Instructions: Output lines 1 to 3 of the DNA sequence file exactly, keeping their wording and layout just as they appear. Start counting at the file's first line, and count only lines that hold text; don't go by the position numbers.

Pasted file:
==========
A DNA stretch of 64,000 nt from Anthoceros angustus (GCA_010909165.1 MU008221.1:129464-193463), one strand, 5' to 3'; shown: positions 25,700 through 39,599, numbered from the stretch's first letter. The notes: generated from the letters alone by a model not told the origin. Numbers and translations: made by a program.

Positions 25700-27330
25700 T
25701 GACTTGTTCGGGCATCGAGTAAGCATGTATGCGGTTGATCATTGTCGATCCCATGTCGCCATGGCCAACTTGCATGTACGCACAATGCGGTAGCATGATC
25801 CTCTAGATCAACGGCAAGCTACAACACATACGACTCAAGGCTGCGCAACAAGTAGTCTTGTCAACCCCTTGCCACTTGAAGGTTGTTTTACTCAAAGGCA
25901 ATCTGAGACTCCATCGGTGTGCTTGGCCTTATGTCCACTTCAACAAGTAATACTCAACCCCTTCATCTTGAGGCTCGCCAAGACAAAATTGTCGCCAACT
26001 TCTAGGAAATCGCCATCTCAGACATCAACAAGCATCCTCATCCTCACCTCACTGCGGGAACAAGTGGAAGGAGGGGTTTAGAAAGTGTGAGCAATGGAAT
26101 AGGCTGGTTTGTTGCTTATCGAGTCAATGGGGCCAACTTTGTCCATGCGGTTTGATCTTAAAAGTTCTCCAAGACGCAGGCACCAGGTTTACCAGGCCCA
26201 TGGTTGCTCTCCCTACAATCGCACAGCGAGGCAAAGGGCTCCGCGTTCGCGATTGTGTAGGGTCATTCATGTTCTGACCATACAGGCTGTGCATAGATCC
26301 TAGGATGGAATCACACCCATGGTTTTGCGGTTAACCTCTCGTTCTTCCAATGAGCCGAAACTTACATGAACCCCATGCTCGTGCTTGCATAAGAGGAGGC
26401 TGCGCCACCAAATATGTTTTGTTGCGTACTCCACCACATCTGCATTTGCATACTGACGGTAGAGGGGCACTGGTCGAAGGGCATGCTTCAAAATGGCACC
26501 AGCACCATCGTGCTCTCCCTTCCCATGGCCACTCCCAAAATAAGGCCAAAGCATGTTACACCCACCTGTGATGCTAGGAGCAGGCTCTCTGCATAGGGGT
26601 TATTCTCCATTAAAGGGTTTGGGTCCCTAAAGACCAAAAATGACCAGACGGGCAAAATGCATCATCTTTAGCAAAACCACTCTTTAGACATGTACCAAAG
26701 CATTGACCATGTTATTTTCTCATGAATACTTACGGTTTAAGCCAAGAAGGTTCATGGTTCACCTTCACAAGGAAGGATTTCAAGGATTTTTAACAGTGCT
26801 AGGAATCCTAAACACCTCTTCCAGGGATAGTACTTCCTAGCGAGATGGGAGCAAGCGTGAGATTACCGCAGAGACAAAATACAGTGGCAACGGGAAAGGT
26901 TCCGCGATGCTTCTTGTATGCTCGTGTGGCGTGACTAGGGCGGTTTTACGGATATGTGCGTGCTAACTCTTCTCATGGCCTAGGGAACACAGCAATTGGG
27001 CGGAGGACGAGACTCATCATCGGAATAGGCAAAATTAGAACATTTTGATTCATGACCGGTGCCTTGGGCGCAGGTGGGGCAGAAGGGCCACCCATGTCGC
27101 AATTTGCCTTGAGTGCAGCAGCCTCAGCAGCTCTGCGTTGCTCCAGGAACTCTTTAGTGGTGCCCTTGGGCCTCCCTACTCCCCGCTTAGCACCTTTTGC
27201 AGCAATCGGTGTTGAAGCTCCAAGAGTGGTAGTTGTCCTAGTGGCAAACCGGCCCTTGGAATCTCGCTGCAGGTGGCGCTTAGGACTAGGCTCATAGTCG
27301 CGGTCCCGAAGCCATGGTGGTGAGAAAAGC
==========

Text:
A DNA stretch of 64,000 nt from Anthoceros angustus (GCA_010909165.1 MU008221.1:129464-193463), one strand, 5' to 3'; shown: positions 25,700 through 39,599, numbered from the stretch's first letter. The notes: generated from the letters alone by a model not told the origin. Numbers and translations: made by a program.

Positions 25700-27330
25700 T